BY ALEJANDRA O’CONNELL-DOMENECH | Two days after the United Nations held its climate summit, representatives from the New York League of Conservation Voters called on Wednesday for the implementation of the 14th Street Busway, which was stalled for a second time in August.
“Breaking car culture and fighting climate change start right here at home,” said Danny Pearlstein, policy and communications director at Riders Alliance during the Sept. 25 press conference at the noisy intersection of 8th Avenue and 14th Street bordering Chelsea and Greenwich Village.
The busway is the Department of Transportation’s 18-month pilot program that would only allow for buses and trucks to use 14th Street between 3rd and 9th Avenues with local cars able to make drop offs and deliveries.
The transit and truck only throughway, was a means to mitigate the effects of the L-train shut down and increase transportation times along the Ave. With the busway, the DOT planned to turn the M14 bus route into a SBS route.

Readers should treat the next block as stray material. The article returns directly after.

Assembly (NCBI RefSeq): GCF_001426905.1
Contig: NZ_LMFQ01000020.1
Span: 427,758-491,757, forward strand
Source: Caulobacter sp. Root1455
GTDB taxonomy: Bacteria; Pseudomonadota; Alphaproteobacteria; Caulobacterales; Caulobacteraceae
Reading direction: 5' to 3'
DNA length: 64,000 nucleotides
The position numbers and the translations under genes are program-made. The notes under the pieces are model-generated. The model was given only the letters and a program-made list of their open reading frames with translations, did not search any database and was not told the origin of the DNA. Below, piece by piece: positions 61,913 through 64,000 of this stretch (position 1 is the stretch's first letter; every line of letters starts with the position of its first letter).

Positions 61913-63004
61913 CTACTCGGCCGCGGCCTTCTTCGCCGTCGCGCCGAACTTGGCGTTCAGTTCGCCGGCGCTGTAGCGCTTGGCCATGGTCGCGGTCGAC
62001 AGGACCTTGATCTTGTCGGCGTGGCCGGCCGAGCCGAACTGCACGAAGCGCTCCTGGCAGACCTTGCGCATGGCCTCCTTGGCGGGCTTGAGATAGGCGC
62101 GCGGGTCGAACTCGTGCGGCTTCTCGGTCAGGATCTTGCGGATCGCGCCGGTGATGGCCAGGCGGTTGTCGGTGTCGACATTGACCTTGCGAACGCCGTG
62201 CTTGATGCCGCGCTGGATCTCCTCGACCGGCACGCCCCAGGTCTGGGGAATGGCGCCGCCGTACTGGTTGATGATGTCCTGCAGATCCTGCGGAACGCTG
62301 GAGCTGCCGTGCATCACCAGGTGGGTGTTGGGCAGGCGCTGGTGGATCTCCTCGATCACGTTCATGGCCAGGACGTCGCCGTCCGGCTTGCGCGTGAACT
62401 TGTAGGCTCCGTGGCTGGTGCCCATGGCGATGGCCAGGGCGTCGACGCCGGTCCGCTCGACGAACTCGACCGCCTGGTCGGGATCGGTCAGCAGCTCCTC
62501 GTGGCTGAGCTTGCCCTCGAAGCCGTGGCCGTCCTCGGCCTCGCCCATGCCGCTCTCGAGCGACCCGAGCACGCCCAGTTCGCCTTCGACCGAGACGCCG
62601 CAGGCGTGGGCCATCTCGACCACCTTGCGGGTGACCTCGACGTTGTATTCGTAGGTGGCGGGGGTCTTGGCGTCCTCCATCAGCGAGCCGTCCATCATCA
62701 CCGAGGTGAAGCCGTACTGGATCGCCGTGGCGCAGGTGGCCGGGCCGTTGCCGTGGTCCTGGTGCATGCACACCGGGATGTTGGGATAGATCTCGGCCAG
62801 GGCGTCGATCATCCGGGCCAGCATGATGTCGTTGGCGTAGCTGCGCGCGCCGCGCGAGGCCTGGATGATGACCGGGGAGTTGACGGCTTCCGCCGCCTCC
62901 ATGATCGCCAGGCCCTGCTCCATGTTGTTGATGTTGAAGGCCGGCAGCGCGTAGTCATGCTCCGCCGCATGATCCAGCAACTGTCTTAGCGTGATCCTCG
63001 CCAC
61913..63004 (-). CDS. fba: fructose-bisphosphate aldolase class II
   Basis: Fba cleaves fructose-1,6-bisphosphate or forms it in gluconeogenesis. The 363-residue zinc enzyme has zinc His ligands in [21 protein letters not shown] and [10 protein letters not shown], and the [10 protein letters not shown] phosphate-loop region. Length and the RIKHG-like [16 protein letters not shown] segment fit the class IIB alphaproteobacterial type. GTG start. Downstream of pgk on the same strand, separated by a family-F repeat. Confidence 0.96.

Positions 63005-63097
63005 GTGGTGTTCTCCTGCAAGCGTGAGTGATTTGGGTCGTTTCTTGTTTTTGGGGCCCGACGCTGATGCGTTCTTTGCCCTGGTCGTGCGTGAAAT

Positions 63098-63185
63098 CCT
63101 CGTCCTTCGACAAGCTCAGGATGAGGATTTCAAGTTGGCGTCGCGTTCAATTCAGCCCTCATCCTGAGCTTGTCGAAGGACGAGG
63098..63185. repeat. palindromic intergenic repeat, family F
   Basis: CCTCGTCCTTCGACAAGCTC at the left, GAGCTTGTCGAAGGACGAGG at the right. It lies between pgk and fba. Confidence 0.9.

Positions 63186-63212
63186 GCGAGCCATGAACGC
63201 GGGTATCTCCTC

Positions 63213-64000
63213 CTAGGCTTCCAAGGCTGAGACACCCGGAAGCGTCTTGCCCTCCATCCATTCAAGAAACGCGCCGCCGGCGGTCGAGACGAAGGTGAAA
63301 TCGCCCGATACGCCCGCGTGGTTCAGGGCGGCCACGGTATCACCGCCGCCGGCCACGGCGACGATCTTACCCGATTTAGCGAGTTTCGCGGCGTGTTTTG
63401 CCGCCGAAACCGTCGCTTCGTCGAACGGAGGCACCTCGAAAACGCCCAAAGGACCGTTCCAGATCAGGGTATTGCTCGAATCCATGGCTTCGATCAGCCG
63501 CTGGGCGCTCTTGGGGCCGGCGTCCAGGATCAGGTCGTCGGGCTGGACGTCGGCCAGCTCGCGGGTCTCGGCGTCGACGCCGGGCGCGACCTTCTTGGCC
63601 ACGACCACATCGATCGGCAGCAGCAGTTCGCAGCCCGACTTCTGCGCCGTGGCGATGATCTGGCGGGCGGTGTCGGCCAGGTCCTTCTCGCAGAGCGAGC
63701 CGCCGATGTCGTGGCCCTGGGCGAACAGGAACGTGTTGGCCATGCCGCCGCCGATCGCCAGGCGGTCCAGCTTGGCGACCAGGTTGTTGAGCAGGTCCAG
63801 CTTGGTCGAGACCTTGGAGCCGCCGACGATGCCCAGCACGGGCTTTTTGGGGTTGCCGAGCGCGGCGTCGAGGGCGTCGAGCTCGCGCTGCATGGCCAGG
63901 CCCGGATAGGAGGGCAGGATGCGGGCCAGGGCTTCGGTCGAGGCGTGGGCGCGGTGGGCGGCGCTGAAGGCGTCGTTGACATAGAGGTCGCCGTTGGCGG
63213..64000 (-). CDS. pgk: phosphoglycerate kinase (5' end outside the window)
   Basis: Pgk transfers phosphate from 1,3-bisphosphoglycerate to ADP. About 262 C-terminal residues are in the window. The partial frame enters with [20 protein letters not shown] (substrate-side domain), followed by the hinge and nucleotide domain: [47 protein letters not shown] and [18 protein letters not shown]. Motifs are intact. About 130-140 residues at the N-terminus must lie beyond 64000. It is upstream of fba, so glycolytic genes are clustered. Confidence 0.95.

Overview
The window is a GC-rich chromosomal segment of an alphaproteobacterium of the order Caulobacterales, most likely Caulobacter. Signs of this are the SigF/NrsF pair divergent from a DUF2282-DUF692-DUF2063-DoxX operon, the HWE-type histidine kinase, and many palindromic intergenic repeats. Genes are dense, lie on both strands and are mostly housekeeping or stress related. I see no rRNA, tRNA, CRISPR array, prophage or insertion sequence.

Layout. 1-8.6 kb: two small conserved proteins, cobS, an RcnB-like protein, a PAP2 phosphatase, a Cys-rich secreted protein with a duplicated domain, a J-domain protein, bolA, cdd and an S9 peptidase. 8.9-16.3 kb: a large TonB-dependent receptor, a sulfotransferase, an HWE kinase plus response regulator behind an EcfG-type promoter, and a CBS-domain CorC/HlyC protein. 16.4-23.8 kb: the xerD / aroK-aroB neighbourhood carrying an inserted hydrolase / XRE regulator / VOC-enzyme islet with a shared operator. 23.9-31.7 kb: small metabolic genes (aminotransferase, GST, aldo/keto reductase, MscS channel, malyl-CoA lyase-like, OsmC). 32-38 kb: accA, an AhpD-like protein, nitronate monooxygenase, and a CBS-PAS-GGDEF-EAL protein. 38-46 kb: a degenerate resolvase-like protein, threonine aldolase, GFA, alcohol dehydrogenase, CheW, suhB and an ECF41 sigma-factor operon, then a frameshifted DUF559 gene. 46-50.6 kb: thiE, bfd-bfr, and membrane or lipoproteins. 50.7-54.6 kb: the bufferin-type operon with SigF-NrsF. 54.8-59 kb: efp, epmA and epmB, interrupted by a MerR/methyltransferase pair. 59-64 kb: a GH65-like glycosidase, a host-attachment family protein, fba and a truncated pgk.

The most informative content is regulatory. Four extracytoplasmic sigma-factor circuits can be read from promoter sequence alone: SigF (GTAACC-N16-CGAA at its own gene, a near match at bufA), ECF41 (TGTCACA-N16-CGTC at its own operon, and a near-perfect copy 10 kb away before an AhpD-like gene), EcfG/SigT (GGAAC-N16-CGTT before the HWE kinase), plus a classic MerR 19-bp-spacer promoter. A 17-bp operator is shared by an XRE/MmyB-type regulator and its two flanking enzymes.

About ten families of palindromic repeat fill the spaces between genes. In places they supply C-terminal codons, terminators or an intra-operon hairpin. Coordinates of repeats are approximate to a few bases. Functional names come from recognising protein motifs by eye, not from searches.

The plan was put on hold after attorney Arthur Schwartz filed a lawsuit against the MTA arguing that eliminating 12 bus stops on the M14 route creates an unnecessary burden for disabled residents nearby dependent to the bus route. This was the second lawsuit filed to prevent the busway.
The original lawsuit was filed by several Manhattan block associations, represented by Schwartz, arguing the DOT did not go through a comprehensive environmental review before deciding to implement the busway.
Environmental activists have touted the busway as progressive step towards a cleaner planet. According to 2017 data from the Environmental Protection Agency, the transportation sector accounted for 29 percent of the country’s total greenhouse gas emissions, the highest of any sector.